All Mexican wolves alive today descend from three captive lineages founded between 1960 and 1980 from a total of seven wolves (Hedrick et al., 1997). In 1998, a population of 13 Mexican wolves was introduced to Eastern Arizona and Western New Mexico (known as the Blue Range population or BRP) and 65 wolves in total were introduced from 1998 to 2001 (Figure 1). Initially these wolves had only ancestry from one of the lineages with only three founders, but starting in 2000 wolves with ancestry from more than one lineage have been released (Hedrick and Fredrickson, 2008). As of January, 2010, there were only 42 wolves that could be detected in this reintroduced population (a very small number compared with the two introduced NRM populations, which had minimum numbers of 739 and 390 for the Yellowstone and Idaho populations at an equivalent time after translocation), a number that has declined from 59 in 2006. Further, there were only two breeding pairs in the population at the end of 2009 (defined as a pair with at least two young-of-year pups present at the end of the calendar year).

The initial reintroduction in 1998 was followed by further releases in subsequent years, but no documented successful reproduction and recruitment in the wild until 2003. Part of the initially slow success seems to have been because the reintroduced individuals were drawn from a naïve captive population, but after reproduction started it seemed that the population would continue to grow and become self sustaining. However, from 2005 to 2007, 62 animals were removed, many from the most successful packs, primarily because of depredation claims. These large-scale removals and the near cessation of reintroduction actions fundamentally altered the trajectory of the population. In addition, Fredrickson et al. (2007) showed that part of the slow increase in population size was attributable to the low fitness in the population. Evaluation of litter size and other fitness components showed that crosses between the lineages had increased fitness both in captivity and in the reintroduced population (Fredrickson et al., 2007), but management actions did not capitalize on this benefit from genetic rescue (Hedrick and Fredrickson, 2010). Further, since 1998, at least 32 animals have been illegally killed and in only two cases has the killer been identified and successfully prosecuted (four more alpha males have been killed or have gone ‘missing' in the late spring-early summer of 2010). Overall, human-caused mortality from illegal killing and road kills, and removals mainly due to human conflict, have severely impacted the ability of this population to increase.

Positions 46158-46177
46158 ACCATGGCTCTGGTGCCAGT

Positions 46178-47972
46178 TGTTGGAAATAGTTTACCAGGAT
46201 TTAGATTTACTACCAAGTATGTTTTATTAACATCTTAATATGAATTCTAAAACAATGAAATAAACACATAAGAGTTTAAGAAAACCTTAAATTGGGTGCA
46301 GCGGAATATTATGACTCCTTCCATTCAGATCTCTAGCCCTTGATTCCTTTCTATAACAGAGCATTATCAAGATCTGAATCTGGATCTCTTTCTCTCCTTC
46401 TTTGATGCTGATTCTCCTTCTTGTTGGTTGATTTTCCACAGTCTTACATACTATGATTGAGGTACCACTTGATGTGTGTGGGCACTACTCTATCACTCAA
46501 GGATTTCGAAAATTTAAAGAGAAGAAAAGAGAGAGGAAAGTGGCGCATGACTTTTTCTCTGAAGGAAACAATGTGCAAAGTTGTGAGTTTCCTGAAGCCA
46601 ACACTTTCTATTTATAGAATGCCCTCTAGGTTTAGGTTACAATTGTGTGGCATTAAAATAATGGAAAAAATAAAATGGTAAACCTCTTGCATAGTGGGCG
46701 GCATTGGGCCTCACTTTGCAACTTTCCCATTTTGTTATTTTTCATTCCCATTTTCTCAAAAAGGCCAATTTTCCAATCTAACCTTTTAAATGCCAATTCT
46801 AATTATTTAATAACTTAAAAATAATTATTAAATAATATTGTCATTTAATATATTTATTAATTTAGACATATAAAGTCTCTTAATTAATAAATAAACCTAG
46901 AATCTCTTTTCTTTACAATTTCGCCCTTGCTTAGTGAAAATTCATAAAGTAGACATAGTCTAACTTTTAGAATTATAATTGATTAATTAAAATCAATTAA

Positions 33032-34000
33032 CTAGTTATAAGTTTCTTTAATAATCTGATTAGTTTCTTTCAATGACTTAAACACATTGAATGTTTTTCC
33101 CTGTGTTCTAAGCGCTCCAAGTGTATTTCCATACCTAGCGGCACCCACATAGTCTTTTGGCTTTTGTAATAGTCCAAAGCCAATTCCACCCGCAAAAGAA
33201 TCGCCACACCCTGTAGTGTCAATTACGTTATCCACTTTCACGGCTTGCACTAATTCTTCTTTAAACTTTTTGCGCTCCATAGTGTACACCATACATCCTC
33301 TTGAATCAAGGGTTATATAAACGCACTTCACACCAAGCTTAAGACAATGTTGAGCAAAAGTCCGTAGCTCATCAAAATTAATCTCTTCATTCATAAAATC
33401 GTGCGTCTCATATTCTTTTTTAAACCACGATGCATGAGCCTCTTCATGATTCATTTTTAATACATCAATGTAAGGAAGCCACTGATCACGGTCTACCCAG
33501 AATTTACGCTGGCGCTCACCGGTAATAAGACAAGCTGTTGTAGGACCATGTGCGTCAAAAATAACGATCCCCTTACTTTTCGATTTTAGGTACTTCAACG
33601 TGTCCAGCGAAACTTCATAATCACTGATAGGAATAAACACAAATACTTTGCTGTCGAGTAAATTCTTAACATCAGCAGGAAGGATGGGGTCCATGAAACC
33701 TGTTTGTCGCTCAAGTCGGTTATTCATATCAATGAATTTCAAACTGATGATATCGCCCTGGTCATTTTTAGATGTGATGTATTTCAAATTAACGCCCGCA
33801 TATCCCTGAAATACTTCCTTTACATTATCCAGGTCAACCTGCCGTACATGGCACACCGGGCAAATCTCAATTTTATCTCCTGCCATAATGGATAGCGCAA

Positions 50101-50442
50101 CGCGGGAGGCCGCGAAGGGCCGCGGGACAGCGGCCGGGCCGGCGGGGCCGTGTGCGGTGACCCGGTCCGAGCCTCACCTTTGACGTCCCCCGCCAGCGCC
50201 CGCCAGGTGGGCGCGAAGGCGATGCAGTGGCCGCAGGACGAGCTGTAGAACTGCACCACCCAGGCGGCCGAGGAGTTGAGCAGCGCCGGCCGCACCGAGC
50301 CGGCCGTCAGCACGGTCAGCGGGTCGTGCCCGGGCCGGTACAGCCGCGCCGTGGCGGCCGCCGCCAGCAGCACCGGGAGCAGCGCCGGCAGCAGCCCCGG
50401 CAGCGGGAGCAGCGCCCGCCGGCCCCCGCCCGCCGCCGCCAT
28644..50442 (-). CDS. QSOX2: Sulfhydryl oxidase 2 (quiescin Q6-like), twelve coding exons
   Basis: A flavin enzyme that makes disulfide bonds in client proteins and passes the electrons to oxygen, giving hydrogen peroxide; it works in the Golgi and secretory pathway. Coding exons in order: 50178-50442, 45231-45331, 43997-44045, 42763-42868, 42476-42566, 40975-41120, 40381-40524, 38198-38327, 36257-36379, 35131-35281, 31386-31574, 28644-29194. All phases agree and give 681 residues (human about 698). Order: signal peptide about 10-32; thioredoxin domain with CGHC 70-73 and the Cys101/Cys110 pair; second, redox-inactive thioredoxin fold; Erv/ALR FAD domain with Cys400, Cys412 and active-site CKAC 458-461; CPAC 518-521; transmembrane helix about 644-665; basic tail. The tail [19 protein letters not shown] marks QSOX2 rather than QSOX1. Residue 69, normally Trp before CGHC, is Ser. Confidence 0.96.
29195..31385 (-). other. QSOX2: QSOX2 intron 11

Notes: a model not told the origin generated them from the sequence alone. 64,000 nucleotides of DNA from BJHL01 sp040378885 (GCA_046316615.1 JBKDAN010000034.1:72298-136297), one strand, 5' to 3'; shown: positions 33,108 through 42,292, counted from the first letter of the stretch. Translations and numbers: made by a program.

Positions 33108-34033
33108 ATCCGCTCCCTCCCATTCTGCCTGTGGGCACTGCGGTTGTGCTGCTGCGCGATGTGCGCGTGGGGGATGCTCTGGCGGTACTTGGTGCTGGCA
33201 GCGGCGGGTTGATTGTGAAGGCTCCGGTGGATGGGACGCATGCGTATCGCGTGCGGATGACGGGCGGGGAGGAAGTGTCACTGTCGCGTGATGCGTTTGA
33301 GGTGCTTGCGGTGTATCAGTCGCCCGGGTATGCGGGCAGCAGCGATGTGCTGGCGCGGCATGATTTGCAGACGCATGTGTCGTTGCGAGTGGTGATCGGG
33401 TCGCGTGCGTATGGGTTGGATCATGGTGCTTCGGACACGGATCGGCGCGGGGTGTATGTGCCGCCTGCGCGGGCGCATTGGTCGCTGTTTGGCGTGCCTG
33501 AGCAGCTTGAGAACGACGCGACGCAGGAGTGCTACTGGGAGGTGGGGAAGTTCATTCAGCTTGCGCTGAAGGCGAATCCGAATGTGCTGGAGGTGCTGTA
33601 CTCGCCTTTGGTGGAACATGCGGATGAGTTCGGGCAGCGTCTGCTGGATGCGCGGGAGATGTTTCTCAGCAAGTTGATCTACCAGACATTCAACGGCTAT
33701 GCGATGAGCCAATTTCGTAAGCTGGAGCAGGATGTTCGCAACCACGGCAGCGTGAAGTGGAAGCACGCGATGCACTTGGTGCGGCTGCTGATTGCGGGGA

Although genetic considerations are important in the recovery of the reintroduced Mexican wolf, some management policies and actions have had quite detrimental effects on the reintroduced population. First, the reintroduced population is limited in range and individuals that leave the recovery area are generally caught or killed. Second, initial releases of captive wolves with no previous wild experience is limited to a small area in Arizona and not permitted in New Mexico, which contains some of the best wolf habitat. The cumulative effects of wolf removals primarily because of boundary issues and livestock depredations, caused the overall removal/mortality rate (64%) to exceed that predicted (47%) for the reintroduced population in the first 5 years. For the BRP to compensate for the high mortality, the recruitment rate needs to be quite high. Because there have been few new introductions recently, in combination with the low fitness of some of the alpha wolves from a single lineage, persistence of the reintroduced population is in question.